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I know that the f/oracles in Simons algorithm is 2-1, and that $f(x)=f(y)\iff y=x\oplus s$. My question is if we can have gave different oracles/functions, that has the same codomain/output for a given s. And if so how many such oracles can we have ? And is there a way to compute how many?

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  • $\begingroup$ I'm not sure to understand your question, are you asking, for a given $f$ satisfying Simon's promise, how many unitaries $U_f$ are there such that $U_f|x,y\rangle=|x,y\oplus f(x)\rangle$? $\endgroup$
    – Tristan Nemoz
    Apr 2 at 12:20
  • $\begingroup$ No, i was wondering how many f's can we have that satisfies the condition in Simon algorithm, for a specific s, $\endgroup$ Apr 2 at 12:30

1 Answer 1

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Let $f:\{0, 1\}^n\to\{0,1\}^m$ satisfying Simon's promise for a given $s$. We want to count how such many $f$ are there.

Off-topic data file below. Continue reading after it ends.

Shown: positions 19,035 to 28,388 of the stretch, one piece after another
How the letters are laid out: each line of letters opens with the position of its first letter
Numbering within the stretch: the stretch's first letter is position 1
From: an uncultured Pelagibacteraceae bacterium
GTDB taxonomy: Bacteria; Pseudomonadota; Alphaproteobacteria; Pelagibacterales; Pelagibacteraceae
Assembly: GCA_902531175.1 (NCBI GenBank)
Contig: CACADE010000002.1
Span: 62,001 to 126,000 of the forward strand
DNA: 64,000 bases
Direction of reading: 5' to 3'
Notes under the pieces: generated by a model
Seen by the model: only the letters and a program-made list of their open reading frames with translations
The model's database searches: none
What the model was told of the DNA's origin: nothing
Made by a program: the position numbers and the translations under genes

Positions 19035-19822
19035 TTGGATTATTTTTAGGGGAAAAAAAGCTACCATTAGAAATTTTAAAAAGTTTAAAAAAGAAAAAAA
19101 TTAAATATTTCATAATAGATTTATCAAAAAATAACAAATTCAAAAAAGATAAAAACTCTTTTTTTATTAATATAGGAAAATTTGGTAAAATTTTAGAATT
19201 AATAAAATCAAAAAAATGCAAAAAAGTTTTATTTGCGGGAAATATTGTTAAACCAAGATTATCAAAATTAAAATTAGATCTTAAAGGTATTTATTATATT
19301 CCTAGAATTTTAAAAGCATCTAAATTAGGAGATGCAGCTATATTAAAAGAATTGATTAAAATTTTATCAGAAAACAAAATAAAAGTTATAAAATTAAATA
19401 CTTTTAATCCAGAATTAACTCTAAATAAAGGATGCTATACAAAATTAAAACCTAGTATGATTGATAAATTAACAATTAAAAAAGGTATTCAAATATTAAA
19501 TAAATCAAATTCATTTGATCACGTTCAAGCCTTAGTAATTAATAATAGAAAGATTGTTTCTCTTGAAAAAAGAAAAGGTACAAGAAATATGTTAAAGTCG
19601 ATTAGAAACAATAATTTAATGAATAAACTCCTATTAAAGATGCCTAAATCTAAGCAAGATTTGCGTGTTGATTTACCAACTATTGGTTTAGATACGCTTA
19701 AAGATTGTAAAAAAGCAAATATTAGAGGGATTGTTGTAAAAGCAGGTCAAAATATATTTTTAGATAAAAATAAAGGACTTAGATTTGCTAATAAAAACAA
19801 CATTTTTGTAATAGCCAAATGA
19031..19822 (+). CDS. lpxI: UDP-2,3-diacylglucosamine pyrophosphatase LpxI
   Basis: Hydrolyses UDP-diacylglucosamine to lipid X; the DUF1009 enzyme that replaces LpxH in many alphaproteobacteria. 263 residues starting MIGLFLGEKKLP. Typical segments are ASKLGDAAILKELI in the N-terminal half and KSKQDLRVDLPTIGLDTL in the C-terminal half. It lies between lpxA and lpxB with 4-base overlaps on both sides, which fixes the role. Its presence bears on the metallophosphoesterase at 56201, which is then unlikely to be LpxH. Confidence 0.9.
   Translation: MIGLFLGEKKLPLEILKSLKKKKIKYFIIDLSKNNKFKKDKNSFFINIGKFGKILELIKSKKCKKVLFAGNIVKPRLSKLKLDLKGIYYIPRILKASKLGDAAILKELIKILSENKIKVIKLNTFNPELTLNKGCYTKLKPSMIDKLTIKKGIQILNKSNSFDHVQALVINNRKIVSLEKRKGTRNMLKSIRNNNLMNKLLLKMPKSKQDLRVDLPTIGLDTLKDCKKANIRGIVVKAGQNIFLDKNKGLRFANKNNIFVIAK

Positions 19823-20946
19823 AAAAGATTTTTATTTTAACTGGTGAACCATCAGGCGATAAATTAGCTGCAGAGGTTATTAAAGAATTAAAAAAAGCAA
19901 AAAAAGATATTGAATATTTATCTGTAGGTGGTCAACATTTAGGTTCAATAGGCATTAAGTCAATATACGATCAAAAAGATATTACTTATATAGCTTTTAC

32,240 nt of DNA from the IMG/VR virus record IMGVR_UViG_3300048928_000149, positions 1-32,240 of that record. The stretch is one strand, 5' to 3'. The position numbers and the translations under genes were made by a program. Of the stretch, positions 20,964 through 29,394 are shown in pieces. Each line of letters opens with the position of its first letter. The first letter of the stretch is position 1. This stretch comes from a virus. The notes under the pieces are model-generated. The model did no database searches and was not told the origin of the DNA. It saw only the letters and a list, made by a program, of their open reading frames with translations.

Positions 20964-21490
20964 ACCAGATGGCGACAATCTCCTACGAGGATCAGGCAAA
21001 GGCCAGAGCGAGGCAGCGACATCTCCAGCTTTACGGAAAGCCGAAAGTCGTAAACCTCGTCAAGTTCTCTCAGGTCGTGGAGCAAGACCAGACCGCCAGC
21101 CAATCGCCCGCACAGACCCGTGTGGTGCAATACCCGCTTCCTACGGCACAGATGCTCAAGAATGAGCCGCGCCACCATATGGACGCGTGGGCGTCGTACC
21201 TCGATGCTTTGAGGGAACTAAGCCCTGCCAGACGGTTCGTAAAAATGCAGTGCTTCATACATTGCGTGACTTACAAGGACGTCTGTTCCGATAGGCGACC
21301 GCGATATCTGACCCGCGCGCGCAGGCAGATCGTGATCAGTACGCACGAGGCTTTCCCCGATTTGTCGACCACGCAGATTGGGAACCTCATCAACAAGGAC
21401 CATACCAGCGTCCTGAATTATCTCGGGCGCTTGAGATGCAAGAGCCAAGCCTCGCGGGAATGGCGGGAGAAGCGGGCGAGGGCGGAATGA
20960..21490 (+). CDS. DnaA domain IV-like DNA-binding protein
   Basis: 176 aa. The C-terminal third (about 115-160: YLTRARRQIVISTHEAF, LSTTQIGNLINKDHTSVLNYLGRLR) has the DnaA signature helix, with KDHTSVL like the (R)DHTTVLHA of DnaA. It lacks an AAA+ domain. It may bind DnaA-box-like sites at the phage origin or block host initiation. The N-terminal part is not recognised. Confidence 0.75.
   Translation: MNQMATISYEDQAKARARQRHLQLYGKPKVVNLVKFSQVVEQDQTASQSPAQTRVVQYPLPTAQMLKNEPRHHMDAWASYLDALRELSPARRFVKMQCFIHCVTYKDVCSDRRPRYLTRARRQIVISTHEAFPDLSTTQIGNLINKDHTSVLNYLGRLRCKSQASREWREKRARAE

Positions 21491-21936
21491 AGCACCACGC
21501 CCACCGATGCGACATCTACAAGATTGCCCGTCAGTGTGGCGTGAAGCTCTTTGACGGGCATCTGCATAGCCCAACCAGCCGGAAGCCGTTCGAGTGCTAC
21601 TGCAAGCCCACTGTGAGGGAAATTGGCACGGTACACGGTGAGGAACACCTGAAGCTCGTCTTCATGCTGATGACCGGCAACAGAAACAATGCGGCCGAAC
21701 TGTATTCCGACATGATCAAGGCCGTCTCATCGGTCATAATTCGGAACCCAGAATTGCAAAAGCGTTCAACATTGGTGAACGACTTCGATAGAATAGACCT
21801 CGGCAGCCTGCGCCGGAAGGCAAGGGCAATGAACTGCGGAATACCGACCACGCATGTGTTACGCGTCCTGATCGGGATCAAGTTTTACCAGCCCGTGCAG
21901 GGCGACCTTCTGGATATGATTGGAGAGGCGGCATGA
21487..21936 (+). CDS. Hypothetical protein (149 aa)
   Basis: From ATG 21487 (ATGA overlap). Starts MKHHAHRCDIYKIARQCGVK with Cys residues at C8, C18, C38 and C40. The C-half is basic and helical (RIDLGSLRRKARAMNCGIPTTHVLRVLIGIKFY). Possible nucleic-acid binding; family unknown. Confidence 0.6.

Let us assume $s\neq 0$ for now. Let $S_0$ be a subset of $\{0, 1\}^n$ such that $\left|S_0\right|=2^{n-1}$ and such that for all $x,y\in S_0$, $x\neq y\oplus s$. Basically, if we know $f$ on $S_0$, we completely know $f$ on $\{0, 1\}^n$. Let us denote $x_1,\cdot,x_{2^{n-1}}$ the elements of $S_0$.

  • We first choose $f\left(x_1\right)$, for which we have $2^m$ choices.
  • We then choose $f\left(x_2\right)$, for which we have $2^m-1$ choices.
  • ...
  • We then choose $f\left(x_{2^{n-1}}\right)$, for which we have $2^m-2^{n-1}+1$ choices.

All in all, this results in $\prod\limits_{i=0}^{2^n-1}\left(2^m-i\right)=\frac{2^m!}{\left(2^m-2^{n-1}\right)!}$ functions.

If $s=0$, a similar reasoning yields $\frac{2^m!}{\left(2^m-2^n\right)!}$ functions.

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  • $\begingroup$ Thank you, just to dobbel check. The reason $|S_{0}|=2^{n-1}$ is because f is 2 to 1, so we only map to half of the possible states? $\endgroup$ Apr 2 at 14:39
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    $\begingroup$ And is probably should be $x\neq y\oplus s$ and $s\neq y\oplus s$ $\endgroup$ Apr 2 at 14:46
  • $\begingroup$ @PinkElephants Yes, once you hav chosen $f(0)$ for instance, the value of $f(s)$ is forced. So, once you have chosen a value for half the possible inputs, the rest of them is forced. Nice catch for your second comment! $\endgroup$
    – Tristan Nemoz
    Apr 2 at 14:53

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